I haven’t found exact answer, except this related topic regarding the date:
So considering this previous discussion I assume that it is allowed if day is not exact. Though it is not possible to save an observation with year and month only, like “2021-04”, if to enter this manually it will display an error with massage “date observed must be a single day, not a range”. So if day is clearly indicated roughly then should observation be marked negatively next to “Date is accurate”?
Same question with “Location is accurate”. Is “accurate” means only that data is not false (e.g. Australian endemic in Europe), or low accuracy can also qualify for “not accurate”? For example, there are many observations with indicated accuracy of 100+ km, which clearly has no scientific value, except maybe something super-rare, is “location accurate” in such cases? And other even worse cases is when location is clearly not exact, but without any range of accuracy indicated, for example here (aquatic plant in the middle of the city with ~1 km to the nearest place where it could be found):
Should this location qualify as accurate?
But how do you know date is indicated roughly in this first example? If it’s the date of catch, not the photo, it’s the right one.
Last one needs a contact with observer, it looks like app pin gone wrong, you can mark it, but we don’t know where exactly it was, it could be not 1 km away, but much closer in those parks.
Also posting links to others’ obs isn’t adviced to.
Question is not so much about these examples, but rather how it should be if we know.
It depends, if person thinks it was that day, not randomly chooses one, those are different situations. And yes, any accuracy is ok, observations are made not for science after all.
Accuracy and precision are not the same thing. As long as the observation does actually fall within the buffer provided, the location is considered accurate. It may not however be precise. Unless there is evidence the observation does not actually occur within the circle, it should not be marked inaccurate.
As far as I know (most of my information is casually picked up from other forum users) your two first examples would count as accurate. This observation (one of Greg Lasley’s oldest) clearly states that the date is “within a few days of being accurate” and the observation is Research Grade. As for the second, the general consensus is that as long as the accuracy circle encompasses the actual location, it’s accurate. Silly, I know, but… rules as written. The last I think would be inaccurate due to lack of accuracy circle.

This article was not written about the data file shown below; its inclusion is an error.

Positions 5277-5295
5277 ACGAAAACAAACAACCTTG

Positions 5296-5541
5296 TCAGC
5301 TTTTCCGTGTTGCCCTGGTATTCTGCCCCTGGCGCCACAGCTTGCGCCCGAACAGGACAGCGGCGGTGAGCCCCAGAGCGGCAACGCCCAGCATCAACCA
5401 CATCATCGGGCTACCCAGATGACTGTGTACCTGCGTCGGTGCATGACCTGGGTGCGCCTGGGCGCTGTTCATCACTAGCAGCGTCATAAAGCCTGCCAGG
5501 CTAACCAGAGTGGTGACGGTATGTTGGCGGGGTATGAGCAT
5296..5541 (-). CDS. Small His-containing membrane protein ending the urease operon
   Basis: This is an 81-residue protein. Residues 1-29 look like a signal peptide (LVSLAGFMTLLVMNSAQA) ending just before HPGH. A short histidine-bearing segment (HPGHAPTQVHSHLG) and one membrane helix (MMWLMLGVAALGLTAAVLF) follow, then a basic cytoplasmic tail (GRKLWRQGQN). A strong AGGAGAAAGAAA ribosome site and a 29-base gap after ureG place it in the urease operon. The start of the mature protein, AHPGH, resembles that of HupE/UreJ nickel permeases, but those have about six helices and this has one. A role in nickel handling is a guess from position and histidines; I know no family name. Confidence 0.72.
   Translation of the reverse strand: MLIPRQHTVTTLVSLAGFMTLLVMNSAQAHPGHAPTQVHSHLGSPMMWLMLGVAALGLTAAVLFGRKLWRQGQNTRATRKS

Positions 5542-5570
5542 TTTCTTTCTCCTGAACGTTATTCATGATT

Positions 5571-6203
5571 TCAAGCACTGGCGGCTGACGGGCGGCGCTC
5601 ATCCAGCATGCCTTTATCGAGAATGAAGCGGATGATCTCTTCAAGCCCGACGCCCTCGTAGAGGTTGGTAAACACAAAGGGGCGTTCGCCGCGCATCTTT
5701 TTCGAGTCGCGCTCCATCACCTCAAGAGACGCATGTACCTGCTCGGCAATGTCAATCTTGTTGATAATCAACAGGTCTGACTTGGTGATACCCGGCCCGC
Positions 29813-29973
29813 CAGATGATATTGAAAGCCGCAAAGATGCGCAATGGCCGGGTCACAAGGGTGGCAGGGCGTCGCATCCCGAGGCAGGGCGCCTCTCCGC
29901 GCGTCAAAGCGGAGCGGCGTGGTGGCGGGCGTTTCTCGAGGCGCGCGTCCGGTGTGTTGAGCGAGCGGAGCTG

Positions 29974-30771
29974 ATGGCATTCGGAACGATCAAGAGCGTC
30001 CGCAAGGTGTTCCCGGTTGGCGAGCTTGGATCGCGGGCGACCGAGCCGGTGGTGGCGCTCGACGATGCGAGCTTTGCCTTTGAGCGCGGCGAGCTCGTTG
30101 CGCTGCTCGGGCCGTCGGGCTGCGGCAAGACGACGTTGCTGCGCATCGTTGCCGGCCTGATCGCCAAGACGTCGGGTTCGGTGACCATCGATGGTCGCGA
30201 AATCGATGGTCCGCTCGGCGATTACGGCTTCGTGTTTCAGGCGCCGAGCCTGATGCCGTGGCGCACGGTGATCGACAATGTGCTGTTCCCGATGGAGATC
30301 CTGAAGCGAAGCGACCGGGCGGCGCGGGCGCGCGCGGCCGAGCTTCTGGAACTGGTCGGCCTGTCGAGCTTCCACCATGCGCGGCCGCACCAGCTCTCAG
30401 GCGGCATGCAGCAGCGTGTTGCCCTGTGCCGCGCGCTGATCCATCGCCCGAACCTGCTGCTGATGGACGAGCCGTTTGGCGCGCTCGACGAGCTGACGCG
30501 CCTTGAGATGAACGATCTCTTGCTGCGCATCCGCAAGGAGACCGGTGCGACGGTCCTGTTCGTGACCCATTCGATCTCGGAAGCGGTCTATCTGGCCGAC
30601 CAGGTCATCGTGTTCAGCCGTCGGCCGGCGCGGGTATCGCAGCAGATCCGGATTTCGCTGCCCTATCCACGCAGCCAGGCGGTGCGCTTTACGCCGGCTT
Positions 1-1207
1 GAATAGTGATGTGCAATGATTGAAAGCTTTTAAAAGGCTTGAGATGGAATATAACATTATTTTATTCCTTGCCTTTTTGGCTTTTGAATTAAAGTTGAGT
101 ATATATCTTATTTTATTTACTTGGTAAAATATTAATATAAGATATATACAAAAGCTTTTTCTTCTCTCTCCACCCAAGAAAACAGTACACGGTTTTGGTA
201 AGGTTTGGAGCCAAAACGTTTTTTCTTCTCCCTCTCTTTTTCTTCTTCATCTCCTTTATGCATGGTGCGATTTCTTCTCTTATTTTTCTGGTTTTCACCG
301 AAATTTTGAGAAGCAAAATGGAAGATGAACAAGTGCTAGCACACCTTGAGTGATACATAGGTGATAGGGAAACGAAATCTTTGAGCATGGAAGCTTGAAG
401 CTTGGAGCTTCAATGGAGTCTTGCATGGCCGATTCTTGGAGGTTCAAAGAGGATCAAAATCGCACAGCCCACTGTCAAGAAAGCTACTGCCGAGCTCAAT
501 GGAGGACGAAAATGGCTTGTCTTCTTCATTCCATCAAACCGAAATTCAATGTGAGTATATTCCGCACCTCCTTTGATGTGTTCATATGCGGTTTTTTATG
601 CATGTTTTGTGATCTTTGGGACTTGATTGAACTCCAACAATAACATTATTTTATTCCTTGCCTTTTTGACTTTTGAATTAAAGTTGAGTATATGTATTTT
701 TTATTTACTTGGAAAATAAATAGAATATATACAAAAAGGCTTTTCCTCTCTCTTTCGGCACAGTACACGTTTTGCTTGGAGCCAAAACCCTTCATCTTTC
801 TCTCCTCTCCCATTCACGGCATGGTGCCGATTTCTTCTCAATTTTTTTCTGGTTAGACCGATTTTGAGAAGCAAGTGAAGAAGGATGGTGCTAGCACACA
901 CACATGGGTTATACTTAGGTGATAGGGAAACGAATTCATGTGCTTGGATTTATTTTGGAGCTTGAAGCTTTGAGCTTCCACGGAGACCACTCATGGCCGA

I’ve the same question about observations that have Chile as location, the point is at the center and accuracy is like 3.000 km (1.900 mi) radius. Okay, technically it was observed inside that absurdly big area, it can be in the middle of the desert at the north or at Patagonia… It reached Research Grade, it goes to GBIF… but the point is still placed in the center of Chile with an accuracy radius that includes Bolivia, Paraguay, Uruguay and Argentina entirely
I don’t think examples like that can have “Location is accurate” with “Yes” as answer
The same happens at region-level, but that’s a little more accurate at least.
The size of the location buffer is transmitted to and displayed by GBIF in their database and website. It is up to any individual user of that data to make their own investigation and decision as to what to use.
Concerning the 1st example (the date): the author of this observation has a long series of insect observations (photos taken from a collection) all marked as to be taken at the same date and the same place. However, all these species simply cannot be observed at the same date at the same place. There is no such date. :) They have different flight periods etc. My conclusion is that the date is probably just an arbitrary one. The author was notified, but is still insisting his date is correct. :/
In my opinion, this is not the way of doing things properly.
If not for science, then for what? Just for fun? :)
Scientific data is a secondary, albeit important goal of the site.
Then marking all of them is needed, see, context matters a lot, I also know a user uploading dead insects not found in the region at all.
But I don’t think that “Scientific data is a secondary” for the “research grade” observations, as they being exported to GBIF, where scientific data is on the first place.
In similar cases (Thailand with 1000 km radius), I disagree with the accurateness of the location, and ask the observer to specify it more precisely.
GBIF is an independent organization who make their own decisions about what records they will and will not accept into their database. GBIF have obviously made the decision they consider such records as appropriate for their use.
But you shouldn’t, comment with tag is enough. Those large radiuses are like if placement was hidden, take it this way, nobody but user knows where it is.
I think it is rather clear that whole idea of “research grade” and “casual” categories for observations is about scientific data. “iN is not scientific project” means that they’re not deleting “casual” observations, but not that they don’t care about scientific data.
No, Research grade is a misleading term, it just means community reviewed observation, nothing to do with ready for research in fact.
I do this for the science. Officially the main goal is for people to connect with nature, with science secondary.
I don’t like that idea much, I wish they would stop saying it. If there was no scientific value to my observations I wouldn’t be here, that’s all my motivation! And maybe there isn’t any value to my observations, but I still like to pretend there is.